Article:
effects due to air pollution are examples where there
already is an impact on working people and the negative
health consequences from these changes are expected to
In a paper in this issue, Hollowell discusses heat-related
risks as part of the history of different approaches to heat
and its effects on the daily life and health of working
people (14). One of many perspectives discussed by the
author is the lack of focus on women at work, a situation
that probably reflects the underrecording and lack of
value placed on women’s labor at home and traditional
family-based agriculture and small-scale industry. Gender
is an underrepresented or non-existent variable in
research and policy in the field of climate change and
health as reported by Preet et al. (15). Work during
pregnancy may be particularly affected and a key policy
issue is the extent to which occupational health practices
and regulations reflect the prevention needs of vulnerable
groups. Encouraging and funding research on this topic is
also an important issue for policy development.
Bennett and McMichael address a number of impacts
on worker health that are not associated with exposure to
heat, including vector-borne diseases, infectious diseases,
extreme weather events, malnutrition, stress, and mental
health issues (16). The risks due to extreme weather
events create major demands on the health care system
and often put workers under great psychological pressure
and stress. Impacts on workers health and well-being will
occur in all countries but low-income countries are at
greatest risk. Farmers and other outdoor workers are
vulnerable and recovery from extreme events may take
months or years.
The main industrial sectors in hot countries that are
directly affected by increasing average heat exposures
include agriculture, fisheries, forestry, and construction
work with indirect affects in the tourism, health, and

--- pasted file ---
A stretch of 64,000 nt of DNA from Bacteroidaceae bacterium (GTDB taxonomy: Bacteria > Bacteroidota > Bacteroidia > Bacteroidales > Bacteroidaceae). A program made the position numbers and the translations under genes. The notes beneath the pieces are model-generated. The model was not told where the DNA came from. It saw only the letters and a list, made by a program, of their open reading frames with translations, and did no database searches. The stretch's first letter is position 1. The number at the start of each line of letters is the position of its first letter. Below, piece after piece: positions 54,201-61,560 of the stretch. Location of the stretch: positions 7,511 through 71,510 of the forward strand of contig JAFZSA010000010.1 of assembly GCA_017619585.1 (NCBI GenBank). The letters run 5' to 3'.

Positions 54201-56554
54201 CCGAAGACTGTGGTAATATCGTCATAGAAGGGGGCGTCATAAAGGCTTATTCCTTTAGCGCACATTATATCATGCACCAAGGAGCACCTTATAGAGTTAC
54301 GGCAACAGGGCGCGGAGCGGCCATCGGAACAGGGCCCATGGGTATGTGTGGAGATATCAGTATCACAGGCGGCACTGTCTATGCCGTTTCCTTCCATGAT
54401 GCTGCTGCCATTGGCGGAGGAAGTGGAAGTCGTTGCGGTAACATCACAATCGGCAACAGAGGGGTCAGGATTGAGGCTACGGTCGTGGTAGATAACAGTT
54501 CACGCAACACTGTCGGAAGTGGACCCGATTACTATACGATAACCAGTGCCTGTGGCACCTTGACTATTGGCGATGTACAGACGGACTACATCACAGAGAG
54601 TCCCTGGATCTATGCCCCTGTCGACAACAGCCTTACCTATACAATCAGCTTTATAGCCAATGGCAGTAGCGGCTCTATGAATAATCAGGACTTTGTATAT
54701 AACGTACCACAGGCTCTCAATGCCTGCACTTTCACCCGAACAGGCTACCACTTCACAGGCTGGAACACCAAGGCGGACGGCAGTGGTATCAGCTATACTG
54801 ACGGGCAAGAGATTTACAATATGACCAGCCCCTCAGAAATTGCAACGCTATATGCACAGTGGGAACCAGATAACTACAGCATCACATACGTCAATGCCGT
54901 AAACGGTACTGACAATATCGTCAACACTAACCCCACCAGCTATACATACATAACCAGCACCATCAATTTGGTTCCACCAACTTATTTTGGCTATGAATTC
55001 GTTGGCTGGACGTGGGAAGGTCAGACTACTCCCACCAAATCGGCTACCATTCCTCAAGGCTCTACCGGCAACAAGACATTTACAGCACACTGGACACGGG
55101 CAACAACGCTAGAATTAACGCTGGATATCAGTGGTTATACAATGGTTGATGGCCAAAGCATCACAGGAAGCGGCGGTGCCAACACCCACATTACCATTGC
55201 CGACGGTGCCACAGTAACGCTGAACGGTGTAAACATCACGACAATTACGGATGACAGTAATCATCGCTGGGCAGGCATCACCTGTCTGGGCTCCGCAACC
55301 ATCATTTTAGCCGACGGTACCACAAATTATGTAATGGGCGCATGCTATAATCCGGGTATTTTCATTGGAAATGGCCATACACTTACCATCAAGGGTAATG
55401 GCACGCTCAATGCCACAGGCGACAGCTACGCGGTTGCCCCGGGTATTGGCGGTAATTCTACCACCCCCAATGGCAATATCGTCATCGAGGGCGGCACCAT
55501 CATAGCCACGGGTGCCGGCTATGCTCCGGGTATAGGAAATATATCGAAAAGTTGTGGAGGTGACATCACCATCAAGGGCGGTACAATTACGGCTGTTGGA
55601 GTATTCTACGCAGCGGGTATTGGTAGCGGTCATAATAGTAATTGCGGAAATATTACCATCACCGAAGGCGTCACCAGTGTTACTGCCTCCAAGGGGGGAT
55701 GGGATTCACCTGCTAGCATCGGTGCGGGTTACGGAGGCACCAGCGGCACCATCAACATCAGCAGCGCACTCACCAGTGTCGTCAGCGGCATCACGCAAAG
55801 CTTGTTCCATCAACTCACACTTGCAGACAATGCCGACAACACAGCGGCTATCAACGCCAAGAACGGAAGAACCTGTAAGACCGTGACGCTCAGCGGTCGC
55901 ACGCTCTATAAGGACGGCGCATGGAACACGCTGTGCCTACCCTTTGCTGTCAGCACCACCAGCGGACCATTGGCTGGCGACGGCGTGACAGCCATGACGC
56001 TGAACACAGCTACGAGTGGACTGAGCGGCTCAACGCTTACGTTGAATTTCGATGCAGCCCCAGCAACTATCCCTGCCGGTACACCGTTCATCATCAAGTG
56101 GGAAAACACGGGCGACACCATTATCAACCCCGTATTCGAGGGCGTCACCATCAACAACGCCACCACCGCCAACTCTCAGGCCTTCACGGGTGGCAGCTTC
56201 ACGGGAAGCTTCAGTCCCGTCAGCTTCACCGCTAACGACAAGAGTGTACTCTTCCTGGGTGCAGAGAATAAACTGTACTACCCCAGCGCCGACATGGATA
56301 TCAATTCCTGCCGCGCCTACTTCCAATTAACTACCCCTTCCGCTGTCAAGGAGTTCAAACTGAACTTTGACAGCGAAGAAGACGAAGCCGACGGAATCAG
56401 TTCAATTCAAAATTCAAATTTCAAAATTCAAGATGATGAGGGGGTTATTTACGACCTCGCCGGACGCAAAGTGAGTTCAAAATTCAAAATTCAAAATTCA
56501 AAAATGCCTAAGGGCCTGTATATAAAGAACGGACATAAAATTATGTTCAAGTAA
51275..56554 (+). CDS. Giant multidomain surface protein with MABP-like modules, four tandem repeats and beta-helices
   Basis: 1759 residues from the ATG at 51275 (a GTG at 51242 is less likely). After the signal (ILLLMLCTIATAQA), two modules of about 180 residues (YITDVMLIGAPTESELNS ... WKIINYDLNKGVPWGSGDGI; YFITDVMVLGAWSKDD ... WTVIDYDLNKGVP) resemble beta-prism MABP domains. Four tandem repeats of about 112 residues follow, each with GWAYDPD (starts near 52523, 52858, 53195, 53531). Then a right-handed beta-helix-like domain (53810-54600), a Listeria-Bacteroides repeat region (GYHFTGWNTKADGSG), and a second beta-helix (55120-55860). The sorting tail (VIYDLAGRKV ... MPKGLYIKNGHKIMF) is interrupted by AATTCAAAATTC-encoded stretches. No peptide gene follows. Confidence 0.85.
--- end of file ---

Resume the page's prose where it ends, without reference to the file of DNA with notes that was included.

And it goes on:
finance/insurance sectors. Almost two billion of the
world’s farmers are vulnerable to impacts from climate
change as they are poor and live in rural areas, mainly in
Africa and Asia. Their subsistence living from agriculture
is dependent on a specific range of temperature and
rainfall and their capacity to adapt and protect themselves is limited. For example, avoiding heat stress during
work by spending more time working at dawn or dusk is
according to Bennett and McMichael likely to increase
the risk of dengue fever as the mosquitoes are more
actively biting during those parts of the day (16).
Several papers in this collection deal with direct effects
of occupational heat exposure. Holmer points out that
there is no global agreement on which heat exposure
variable to use for analysis of current and future health
risks (17). The Wet Bulb Globe Temperature (WBGT) is
the most commonly used in international and national
standards and for monitoring at workplace level, but
there are also advantages with other variables such as the
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Predicted Heat Strain (PHS). The different approaches
proposed in the scientific literature over recent decades
(including the new Universal Thermal Climate Index,
UTCI) need to be compared and assessed for future use.
The majority of study settings reported in this collection are from low- and middle-income countries. Three of
them aim at increasing understanding about occupational
heat stress conditions in order to establish a basis for
future interventions. In Nigeria, Balogun et al. studied
and compared heat levels in rural and urban environments in a medium sized city, highlighting the importance
of better understanding of seasonal variations and
factors interacting with heat stress conditions to be able
to prevent heat-related health problems among working
people (18). Ayyappan et al. carried out case studies in 10
different industrial settings in South India to explore the
perceptions on occupational heat stress among workers
and management (19). The lack of control of heat
exposure originating from outside the workplace was
mentioned as a perceived weak link for managing workrelated heat stress. Crowe et al. evaluated heat stress
conditions for sugar cane workers in Costa Rica and
showed a clear risk of heat stress for workers even in the
non-harvest season considered to be the least intense
season for heat (20).
Two other studies also explored perceptions of workers
regarding their work environment in a hot climate. In a
study carried out in Thailand, Langkulsen et al. examined
the relationship between the climatic
conditions, workers’
health status, and productivity in two occupational
settings: one industrial and one agricultural (21). The
authors concluded that the climatic conditions had the
potential to affect both workers health and productivity.
Mathee et al. reported in a South African study that